July 22, 2015 – The explosion on the Kearsarge April 13, 1906

My Great Grandmother was Emily McArdle.  Her brother James married a Mary Anne Smith. They had a son Sarfield born in 1877.  In about 1896 Sarsfield joined the American Navy and went to sea.  I will transcribe the news article about him and his travels.  But the sad thing happened that the Kearsarge was involved in military exercised off Cuba and on the last day – Friday the 13th. There was an explosion and on the 14th it was reported that 7 had died and 14 were in serious condition. Sarfield was one of those who died on from the explosion. He had wired his mother from Caimanera that things looked like he would be okay but then he died.

articles about the Kearsage    https://en.wikipedia.org/wiki/USS_Kearsarge_%28BB-5%29

http://navsource.org/archives/01/pdf/010564a.pdf   this one would be great except there is a second page with the rest of the story.

BB-5 Kearsarge

The following is an article, undated, from a Kingston paper.

“The remains of the late James Sarsfield McArdle, electrician, 1st class, United States Navy, who lost his life in the turret accident on board the Admirals ship Kearsage, last Good Friday, were sent home for interment by the American Government and reached this city on Monday, the 12th,inst.  They were received at the wharf by his mother, Mrs Mary A. McArdle of Wolfe Island, who was accompanied by her son Mark, who is attending Regioplis College and her nephew, Dr. O’Connor, who is House Surgeon at the Hotel Dieu, Kingston and other friends of the family.   The remains were respectfully borne to the Cemetery of the Church of St. Barnaby’s Brewer’s Mills, and on the following morning after requiem mass had been celebrated for the repose of his soul, the massive casket containing all that was mortal of him was lowered into the grave in the family  plot. Although he died at the early age of twenty-seven years, he has spent ten of those years in the American Navy, and during that time had visited very continent in the world. He was in the battle of Manilla, which terminated the Spanish-American War and returned to the United States on Admiral Dewey’s ship Olympia. He had visited Rome and with the officers and men of his ship had been received in audience by the Pope Leo XIII. He was beloved by companions, and as a mark of esteem and love for him the officers and men of the steamship Kearsage took up a collection in the sum of nine hundred and forty-two dollars was subscribed and forwarded to his mother, Mrs A McArdle of Wolfe Island, His sister Helena who is in religion, Sister St. Thomas of Loretto Abbey is at present teaching in Loretto Academy in Chicago and his sister Sadie is attending the normal School at Ottawa. His relatives have our sincere sympathy in their bereavement.”

In another article it states that his mother had moved to Michigan with her husband but then he met his death in a waggon accident. Then she moved back to the Kingston area. In this article they mention two sisters, one Sister St. Thomas in Guelph Convent and a teacher in Glenburnie. One brother Mark, in an assistant in Eaton’s department store in Toronto and a brother Leo is in the west. near Calgary.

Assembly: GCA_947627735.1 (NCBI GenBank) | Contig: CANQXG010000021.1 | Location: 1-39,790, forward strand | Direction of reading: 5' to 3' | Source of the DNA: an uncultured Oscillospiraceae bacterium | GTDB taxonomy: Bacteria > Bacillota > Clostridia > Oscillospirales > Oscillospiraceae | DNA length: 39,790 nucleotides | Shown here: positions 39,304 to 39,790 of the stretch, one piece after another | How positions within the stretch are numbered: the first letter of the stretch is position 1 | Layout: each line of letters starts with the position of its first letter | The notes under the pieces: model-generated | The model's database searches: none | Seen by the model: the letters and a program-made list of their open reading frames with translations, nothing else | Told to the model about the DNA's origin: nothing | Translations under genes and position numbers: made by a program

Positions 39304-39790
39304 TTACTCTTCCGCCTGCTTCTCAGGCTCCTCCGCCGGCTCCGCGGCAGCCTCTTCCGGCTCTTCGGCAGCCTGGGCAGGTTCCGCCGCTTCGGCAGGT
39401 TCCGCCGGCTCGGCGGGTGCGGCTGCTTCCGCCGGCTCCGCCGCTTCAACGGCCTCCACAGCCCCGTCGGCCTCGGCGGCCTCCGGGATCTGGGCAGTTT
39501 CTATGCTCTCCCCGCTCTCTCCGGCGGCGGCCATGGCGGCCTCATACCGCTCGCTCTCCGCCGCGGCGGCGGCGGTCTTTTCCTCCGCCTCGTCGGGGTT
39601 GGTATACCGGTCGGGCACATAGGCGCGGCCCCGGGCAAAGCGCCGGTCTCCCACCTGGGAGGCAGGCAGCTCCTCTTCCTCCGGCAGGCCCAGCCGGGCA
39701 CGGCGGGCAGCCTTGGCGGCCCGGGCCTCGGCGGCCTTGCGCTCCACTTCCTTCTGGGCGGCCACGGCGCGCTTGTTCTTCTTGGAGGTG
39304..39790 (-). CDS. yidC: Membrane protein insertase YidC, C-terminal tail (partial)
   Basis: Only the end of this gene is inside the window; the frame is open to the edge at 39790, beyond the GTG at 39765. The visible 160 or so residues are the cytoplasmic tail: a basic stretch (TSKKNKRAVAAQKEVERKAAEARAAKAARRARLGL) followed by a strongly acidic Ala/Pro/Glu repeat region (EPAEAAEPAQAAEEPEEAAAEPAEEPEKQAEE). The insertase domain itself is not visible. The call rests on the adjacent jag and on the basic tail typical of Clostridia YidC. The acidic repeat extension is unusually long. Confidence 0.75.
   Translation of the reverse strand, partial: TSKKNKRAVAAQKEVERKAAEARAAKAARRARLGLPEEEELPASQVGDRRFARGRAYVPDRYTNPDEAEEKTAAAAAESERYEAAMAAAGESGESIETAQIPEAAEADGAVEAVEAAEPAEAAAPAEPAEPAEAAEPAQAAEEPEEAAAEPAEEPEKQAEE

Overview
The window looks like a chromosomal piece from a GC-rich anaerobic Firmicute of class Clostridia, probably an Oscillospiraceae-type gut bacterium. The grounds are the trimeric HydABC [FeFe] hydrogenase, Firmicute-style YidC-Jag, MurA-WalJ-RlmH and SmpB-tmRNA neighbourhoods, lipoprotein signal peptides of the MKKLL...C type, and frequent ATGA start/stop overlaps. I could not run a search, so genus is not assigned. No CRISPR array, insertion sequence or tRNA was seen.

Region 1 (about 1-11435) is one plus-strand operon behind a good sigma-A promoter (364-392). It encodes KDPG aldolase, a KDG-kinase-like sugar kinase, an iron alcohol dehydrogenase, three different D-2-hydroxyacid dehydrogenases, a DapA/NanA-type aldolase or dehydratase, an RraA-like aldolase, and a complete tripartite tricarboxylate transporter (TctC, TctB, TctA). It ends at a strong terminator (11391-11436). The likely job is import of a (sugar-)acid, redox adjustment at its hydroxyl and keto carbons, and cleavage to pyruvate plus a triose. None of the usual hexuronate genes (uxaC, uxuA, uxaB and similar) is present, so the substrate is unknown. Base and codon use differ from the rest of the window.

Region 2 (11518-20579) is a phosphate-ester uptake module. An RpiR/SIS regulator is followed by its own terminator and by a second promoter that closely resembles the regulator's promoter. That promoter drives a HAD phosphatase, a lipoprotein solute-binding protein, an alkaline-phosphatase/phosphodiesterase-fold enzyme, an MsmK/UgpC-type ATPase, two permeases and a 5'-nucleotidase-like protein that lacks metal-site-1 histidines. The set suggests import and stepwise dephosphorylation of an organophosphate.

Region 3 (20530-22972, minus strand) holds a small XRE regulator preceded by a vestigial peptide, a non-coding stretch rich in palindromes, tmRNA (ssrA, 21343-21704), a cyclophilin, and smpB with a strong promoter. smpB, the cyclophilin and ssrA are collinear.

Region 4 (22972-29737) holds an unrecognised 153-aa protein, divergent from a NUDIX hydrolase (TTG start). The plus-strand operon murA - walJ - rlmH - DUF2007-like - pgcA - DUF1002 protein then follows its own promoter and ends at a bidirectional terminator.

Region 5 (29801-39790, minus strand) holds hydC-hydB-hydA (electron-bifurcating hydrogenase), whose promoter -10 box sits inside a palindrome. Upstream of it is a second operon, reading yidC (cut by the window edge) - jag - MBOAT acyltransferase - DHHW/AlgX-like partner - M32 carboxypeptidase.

Anyway that is story one about a relative you probably did not know about if you are related to the McArdles as I am.

Now for a letter from WWII and more on Sheila. She certainly does not relate stories of all the fellows she meets as Pat does, but then maybe she was totally different.

Dr + Mrs Fergus O’Connor, 193 Earl Street, Kingston, Ontario, Canada

19 July 1944

Dear All:

I have from 1 to 3 off, so am lying on the top of my bed and writing this so excuse the writing. I reread Mom’s and Mary’s + Connie’s letter of yesterday and was so glad to get them all, shall not send them to Pattsy till I get her new address, as I have discovered here, it is faster than letting them sit in a post-office here as indirect mailing service is wild here, no kidding, it is really crazy the way they go on, it takes weeks if it isn’t the correct address.

In reading mother’s letter, I realize this is really the first time you have ever had letters from me, funny isn’t it.

20 July ‘44
Got mislead writing this yesterday and now am on duty and decide to finish this.

We are not busy right now and I’m still on a Medical ward, we have very interesting cases of all kinds, but I often wish I were on surgery, but maybe it is just as well.

I received 2 letters this morning forwarded and reforwarded, one from Mary and one from Margaret and was so glad to hear from them.

I am awfully glad, Mary won the blanket. She must have been very thrilled because I know the way I felt when I won the stockings.

I’m thinking of buying a bike now but so far haven’t found one I like well enough yet but when I do I shall buy one as you can sell them very easily here. Doylie bought one last week.

We are still waiting to hear from Mary Fleming and I’m hoping that you might have and had my news and told her we were at No 13 so she can join us there.

I had a simply wonderful letter from Connie and it was grand all about the family along with the local news.

Well dears I must close and I shall write soon again. I miss you all and wish you all could see some of this.
Love and good-bye
Sheila S.O’Connor N/S C.A.O.

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